This pest spends its entire lifecycle wreaking havoc on your lawn. Adult billbugs (aka hunting billbugs) chew holes through individual blades of grass to deposit eggs inside. The hatched larvae then munch their way out of the plant from the inside and don’t stop until they’ve devoured the entire blade. Billbug damage causes patches of lawn to turn brown in early summer and the grass breaks off easily at the soil line when you tug on it, usually accompanied by a cloud of powdery excrement. Check for billbugs at the turfgrass roots and crown, where the legless larvae gather. To get rid of billbugs, use a suitable pesticide and target the adults in early spring before they lay their eggs and the newly hatched larvae later in the season before they can cause extensive damage. Land the final pesticide blow in the fall to kill any larvae and adults planning on overwintering in your lawn’s thatch layer.
A certain number of ants in your lawn can be beneficial, because their incessant tunneling aerates the soil and underground colonies add organic substances that bolster soil health. Too many ant tunnels, however, can dry out the soil at your turfgrass roots and leave unsightly mounds of excavated dirt on your lawn’s surface. Those mounds smother the grass plants underneath. You can try getting rid of troublesome ant nests by pouring boiling water, a mix of dish detergent and olive oil or white vinegar into the nest entrance, but you may create boggy or brown, damaged areas on your lawn. To banish ants without affecting your grass, apply an insecticide formulated specifically for ants that contains fipronil.
With their bright orange wings spotted with black, fiery skipper adults bring colorful flair to your yard. Unfortunately, they also bring eggs that hatch into destructive larvae that eat their way through your grass, leaving small brown spots. If they’re not stopped in time, these larvae expand their grazing areas to join with those of nearby feasters, creating large dead patches across your lawn. Fiery skipper larvae are most often found in the grass surrounding flower beds because the adult moths feed on the nectar of the flowers and lay their eggs nearby. You can recognize fiery skipper larvae by their greenish-pink body and oversized black head with reddish markings. Get rid of the destructive larvae by taking the natural route with an application of beneficial nematodes or organic Bt pesticide.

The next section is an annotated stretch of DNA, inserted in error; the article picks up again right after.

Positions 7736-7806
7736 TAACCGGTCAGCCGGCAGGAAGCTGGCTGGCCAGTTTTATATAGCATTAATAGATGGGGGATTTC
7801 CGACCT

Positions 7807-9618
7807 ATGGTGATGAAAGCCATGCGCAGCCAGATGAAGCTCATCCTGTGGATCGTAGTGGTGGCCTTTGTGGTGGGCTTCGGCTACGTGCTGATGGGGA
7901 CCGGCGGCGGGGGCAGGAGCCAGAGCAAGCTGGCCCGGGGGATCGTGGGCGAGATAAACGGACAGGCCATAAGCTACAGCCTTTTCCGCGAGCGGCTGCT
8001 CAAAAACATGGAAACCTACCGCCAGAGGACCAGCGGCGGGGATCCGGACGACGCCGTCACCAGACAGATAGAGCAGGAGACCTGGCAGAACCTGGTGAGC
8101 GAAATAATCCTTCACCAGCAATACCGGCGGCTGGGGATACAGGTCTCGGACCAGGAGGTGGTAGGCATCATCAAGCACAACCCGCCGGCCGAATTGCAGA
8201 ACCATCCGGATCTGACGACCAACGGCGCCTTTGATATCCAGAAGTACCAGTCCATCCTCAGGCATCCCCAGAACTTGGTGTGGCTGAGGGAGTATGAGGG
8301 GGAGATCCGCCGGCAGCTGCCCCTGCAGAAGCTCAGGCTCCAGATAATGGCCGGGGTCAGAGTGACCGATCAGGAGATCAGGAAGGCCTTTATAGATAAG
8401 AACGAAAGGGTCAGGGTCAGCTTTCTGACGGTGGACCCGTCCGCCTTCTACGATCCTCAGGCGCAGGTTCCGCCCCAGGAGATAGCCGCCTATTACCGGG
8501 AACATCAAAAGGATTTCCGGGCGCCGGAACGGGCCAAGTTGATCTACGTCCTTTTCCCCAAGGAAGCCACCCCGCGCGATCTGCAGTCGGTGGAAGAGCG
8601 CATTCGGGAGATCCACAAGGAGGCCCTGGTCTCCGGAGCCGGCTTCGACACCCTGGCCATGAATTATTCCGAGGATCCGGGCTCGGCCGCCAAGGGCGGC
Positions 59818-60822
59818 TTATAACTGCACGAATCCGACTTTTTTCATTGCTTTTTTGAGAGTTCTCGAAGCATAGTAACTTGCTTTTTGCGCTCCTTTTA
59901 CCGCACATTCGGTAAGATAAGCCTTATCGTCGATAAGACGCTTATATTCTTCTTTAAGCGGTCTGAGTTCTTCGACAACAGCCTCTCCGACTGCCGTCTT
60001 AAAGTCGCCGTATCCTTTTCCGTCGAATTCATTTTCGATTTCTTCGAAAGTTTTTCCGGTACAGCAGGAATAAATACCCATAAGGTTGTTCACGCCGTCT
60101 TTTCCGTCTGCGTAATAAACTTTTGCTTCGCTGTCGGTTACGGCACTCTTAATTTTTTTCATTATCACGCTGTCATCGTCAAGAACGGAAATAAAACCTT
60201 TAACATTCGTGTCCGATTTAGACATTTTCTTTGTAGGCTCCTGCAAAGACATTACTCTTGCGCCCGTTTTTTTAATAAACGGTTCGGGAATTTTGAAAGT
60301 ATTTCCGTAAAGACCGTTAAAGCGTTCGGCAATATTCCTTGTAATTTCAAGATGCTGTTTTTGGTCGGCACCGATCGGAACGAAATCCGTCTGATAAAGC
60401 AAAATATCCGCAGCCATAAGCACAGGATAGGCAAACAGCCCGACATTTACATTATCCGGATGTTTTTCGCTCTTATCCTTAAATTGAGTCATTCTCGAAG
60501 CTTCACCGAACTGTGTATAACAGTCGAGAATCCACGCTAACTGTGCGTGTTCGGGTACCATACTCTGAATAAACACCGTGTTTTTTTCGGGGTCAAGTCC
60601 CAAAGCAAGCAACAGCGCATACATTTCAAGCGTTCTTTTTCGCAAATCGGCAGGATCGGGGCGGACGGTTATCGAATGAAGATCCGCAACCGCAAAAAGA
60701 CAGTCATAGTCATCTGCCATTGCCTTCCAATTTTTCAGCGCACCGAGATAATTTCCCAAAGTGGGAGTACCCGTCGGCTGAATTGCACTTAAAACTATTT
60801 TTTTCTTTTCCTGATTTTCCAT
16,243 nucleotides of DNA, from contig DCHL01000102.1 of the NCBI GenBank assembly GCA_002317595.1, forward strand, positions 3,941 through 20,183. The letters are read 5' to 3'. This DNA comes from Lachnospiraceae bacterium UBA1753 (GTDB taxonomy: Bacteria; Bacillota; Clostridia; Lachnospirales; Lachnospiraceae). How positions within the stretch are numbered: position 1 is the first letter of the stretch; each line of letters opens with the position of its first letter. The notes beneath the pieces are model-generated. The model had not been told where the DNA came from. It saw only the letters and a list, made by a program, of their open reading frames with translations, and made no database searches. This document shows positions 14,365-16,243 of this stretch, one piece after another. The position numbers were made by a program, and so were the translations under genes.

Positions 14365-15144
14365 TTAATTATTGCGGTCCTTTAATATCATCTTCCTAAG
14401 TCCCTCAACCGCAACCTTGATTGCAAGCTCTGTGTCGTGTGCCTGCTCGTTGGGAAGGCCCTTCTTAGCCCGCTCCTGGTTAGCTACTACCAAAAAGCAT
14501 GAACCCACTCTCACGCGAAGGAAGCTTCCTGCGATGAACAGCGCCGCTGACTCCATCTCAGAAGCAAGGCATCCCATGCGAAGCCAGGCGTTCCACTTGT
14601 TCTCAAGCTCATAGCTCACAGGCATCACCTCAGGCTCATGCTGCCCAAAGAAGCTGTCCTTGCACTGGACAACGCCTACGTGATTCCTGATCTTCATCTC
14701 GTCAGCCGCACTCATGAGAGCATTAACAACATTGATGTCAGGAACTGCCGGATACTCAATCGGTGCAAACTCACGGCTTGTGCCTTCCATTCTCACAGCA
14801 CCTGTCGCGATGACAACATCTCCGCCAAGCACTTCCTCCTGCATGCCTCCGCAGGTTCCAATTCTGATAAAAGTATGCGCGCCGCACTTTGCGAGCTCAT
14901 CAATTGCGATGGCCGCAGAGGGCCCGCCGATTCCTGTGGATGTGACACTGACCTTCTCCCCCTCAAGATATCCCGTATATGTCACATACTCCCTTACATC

Most common in the southeastern U.S., mole crickets — aka cricket moles, lawn crickets or flying moles — belong to the family Gryllotalpidae, along with grasshoppers and normal crickets. Adults grow to between one and two inches long and have large, mole-like front claws used for tunneling through the soil beneath turfgrass. These particularly unattractive critters weaken and kill your lawn by feeding on grass roots and shoots. Their burrows also push the surface layer of the soil up in small ridges that can lead to dehydration of germinating seeds and turfgrass roots. Sod Solutions’ Drew Wagner suggests using nematodes or insecticides containing bifenthrin, carbaryl, imidacloprid, gramma cyhalothrin, deltamethrin or permethrin to rid your yard of these invaders.
These small, winged insects sport two distinctive orange-red stripes across their backs and get their name from the white, foamy spittle-like substance they leave in the thatch layer of your turfgrass. Each blob contains an immature nymph. Hatched nymphs feed on the grass, causing white and pinkish-purple streaks running the length of individual blades before entire patches eventually turn yellow and brown. You can tell you have an infestation by simply walking through or mowing your grass and watching to see if a cloud of spittlebugs flies to another undisturbed section of your lawn. Although spittlebugs attack all types of turfgrass, they are most common in centipedegrass. When you spot spittlebug foam on your lawn, try washing it off with a hose and repeating the process every few days. This is often enough to keep an infestation in check. Otherwise, pyrethroid, carbaryl and cyfluthrin are the main pesticides used to control spittlebugs.